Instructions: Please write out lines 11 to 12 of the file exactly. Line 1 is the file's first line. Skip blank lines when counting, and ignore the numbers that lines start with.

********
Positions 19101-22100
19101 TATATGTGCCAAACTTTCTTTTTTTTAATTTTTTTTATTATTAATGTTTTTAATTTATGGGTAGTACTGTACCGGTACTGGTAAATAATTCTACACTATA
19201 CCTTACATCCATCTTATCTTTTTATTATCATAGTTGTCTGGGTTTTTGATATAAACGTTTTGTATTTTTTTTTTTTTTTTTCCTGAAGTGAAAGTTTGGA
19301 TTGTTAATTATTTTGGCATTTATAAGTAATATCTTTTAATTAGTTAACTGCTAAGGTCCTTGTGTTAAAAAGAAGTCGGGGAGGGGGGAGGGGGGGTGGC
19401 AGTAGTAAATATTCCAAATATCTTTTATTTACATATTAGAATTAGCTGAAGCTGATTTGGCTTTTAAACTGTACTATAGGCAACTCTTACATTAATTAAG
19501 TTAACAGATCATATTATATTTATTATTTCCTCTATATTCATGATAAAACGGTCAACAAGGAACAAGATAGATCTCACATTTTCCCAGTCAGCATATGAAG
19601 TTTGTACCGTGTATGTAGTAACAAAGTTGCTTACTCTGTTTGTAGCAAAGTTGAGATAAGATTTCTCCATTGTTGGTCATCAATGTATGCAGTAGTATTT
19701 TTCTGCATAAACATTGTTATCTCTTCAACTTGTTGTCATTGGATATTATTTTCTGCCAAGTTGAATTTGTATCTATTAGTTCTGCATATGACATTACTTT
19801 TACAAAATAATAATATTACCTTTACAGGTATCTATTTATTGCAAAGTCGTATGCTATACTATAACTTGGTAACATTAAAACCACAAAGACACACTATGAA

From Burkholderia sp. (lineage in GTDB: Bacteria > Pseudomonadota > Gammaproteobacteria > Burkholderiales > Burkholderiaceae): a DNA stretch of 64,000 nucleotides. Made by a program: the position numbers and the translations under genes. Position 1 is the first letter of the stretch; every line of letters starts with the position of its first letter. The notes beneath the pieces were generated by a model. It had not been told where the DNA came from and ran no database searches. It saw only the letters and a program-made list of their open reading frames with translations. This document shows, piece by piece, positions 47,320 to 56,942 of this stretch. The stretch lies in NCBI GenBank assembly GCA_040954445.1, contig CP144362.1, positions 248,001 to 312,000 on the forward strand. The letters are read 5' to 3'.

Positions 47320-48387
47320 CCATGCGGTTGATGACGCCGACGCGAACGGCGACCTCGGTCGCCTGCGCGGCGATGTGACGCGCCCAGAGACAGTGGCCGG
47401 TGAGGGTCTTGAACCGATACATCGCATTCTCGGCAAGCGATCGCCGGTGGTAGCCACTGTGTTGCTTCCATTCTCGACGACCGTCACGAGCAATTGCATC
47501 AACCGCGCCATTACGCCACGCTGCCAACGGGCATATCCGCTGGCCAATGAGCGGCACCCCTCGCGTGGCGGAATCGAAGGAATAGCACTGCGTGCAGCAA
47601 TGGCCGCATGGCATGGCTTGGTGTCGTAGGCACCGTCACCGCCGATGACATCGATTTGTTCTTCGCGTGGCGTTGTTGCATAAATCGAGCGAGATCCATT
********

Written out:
Positions 47320-48387
47320 CCATGCGGTTGATGACGCCGACGCGAACGGCGACCTCGGTCGCCTGCGCGGCGATGTGACGCGCCCAGAGACAGTGGCCGG